Aedes aegypti mosquito
A team of researchers from the University of Notre Dame’s Eck Institute for Global Health (EIGH) has received a grant from the USAID to pursue a novel solution to the Zika outbreak. The team, led by Molly Duman Scheel, an associate professor of medical and molecular genetics at the Indiana University School of Medicine-South Bend (IUSM-SB), associate adjunct professor of biological sciences at Notre Dame and member of EIGH, is developing an insecticide to destroy Aedes aegypti larvae before the mosquitoes are able to hatch and transmit Zika.
Scheel’s lab has been developing a novel class of larvicides known as Yeast Interfering Larvicides that kill nearly 100 percent of larvae in a laboratory setting. According to Scheel, the larvicides are designed to specifically target mosquito genes, but do not correspond to genes in humans or other non-target species. The USAID grant will enable the researchers to conduct a field evaluation of the approach at a Notre Dame-affiliated center in Belize.
The members of Scheel’s research team, including Keshava Mysore, Limb Haparai and Kathy Eggleson, will work with their EIGH colleagues, including Scheel’s longtime collaborator David Severson of Notre Dame’s Department of Biological Sciences, and Na Wei, a yeast genetics expert from Notre Dame’s College of Engineering, who is helping to develop the technology. Biologists John Grieco and Nicole Achee, Eck Institute researchers who manage the Belize Vector and Ecology Center, have a 20-year relationship working on mosquito-borne diseases in collaboration with the Ministry of Health in Belize. They will work with Scheel and the ministry to test the larvicides in the field.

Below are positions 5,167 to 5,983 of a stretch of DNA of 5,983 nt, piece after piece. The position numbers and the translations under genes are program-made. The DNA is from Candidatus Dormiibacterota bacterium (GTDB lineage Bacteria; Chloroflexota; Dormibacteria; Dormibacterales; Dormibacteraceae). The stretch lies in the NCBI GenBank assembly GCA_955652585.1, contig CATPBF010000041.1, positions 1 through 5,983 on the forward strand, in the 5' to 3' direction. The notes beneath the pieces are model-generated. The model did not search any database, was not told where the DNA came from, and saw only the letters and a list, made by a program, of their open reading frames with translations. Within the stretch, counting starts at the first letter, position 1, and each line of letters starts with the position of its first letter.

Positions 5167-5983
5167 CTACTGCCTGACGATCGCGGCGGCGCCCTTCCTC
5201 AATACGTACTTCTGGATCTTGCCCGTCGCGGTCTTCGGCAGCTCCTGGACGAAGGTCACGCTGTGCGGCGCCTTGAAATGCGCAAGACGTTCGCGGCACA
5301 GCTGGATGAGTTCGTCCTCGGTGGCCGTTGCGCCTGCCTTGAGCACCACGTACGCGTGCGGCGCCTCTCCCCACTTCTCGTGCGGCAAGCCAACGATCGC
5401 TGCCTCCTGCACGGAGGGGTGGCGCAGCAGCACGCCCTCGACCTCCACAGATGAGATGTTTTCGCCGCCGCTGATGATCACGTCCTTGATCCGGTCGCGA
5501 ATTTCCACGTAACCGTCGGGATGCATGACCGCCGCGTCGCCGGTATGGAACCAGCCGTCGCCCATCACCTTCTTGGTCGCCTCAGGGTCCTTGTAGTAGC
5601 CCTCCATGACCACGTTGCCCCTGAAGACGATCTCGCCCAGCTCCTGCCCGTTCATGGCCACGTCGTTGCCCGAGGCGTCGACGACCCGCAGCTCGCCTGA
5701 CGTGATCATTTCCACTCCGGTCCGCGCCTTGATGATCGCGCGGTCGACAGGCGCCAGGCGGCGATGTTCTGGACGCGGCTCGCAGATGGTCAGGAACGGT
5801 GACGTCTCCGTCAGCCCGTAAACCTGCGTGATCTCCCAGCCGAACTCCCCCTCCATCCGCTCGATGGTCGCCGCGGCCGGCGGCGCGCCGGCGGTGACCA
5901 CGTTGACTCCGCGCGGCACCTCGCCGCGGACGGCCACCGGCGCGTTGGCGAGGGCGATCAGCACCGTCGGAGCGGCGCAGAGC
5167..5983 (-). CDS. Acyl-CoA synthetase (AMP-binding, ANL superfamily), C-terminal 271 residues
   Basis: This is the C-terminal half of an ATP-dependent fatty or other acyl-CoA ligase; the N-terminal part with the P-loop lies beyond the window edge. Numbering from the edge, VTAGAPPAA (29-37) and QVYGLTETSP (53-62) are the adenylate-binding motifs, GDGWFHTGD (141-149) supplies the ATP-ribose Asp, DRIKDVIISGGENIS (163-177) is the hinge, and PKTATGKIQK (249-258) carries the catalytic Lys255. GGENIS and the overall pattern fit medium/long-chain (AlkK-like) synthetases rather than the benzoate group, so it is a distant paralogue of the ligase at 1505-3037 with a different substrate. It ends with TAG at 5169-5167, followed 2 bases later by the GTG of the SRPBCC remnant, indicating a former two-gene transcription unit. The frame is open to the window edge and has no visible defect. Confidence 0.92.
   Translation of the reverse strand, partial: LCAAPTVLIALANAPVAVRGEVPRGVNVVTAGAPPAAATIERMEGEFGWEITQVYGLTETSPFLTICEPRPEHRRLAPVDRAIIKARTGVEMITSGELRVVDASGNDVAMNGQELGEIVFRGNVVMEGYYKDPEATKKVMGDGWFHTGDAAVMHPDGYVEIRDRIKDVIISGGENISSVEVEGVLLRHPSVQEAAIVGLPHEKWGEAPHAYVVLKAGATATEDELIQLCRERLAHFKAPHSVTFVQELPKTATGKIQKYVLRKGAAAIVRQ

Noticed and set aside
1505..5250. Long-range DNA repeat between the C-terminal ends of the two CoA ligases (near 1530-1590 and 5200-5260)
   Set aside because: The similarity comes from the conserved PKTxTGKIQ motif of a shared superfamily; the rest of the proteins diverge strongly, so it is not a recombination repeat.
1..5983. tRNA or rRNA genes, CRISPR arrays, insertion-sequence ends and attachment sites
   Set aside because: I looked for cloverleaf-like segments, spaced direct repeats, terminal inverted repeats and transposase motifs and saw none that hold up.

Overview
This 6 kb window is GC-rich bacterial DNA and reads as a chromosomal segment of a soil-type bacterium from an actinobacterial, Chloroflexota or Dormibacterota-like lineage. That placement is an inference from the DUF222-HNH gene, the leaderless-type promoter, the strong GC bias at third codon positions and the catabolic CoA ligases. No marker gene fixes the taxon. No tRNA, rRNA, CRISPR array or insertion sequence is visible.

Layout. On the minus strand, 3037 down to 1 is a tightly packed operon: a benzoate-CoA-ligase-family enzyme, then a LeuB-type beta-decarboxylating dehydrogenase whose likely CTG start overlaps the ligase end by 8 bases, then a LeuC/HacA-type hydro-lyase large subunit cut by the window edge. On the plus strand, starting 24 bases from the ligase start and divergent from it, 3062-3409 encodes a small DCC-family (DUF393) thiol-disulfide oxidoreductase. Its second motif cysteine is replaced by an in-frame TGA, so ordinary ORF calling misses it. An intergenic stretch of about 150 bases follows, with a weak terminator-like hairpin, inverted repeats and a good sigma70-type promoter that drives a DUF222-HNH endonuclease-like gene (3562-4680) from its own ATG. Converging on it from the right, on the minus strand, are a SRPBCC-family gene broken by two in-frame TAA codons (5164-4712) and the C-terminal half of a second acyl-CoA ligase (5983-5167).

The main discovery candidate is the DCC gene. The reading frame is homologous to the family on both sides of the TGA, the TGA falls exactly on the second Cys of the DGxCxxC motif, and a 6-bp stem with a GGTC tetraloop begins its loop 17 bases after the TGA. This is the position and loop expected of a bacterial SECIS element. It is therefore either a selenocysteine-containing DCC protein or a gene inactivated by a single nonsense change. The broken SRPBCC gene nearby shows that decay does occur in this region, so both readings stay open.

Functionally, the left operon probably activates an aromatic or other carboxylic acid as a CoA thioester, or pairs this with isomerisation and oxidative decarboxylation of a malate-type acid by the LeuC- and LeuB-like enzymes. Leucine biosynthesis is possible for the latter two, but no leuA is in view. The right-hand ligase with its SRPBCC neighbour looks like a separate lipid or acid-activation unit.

Scheel’s research on the development of interfering RNA technology to target vector mosquitoes has been previously funded by the National Institutes of Health and the Bill and Melinda Gates Foundation. Scheel indicated that her collaboration with Wei, a recent Notre Dame faculty hire, enabled them to develop a safe and affordable natural yeast delivery system for their interfering RNA pesticides. Yeasts have been cultivated worldwide for thousands of years, and this technology can be adapted to resource-limited countries with constrained infrastructures.
Notre Dame has a long history of mosquito research, studying both Aedes aegypti and Anopheles gambiae species and vector control and using mathematical models to better understand the dynamics of infectious disease transmission and control. The Eck Institute for Global Health, a University-wide enterprise, recognizes health as a fundamental human right and endeavors to promote research, training and service to advance health standards for all people, especially people in low- and middle-income countries, who are disproportionately impacted by preventable diseases.
Contact: Molly Duman Scheel, 574-631-7194, email@example.com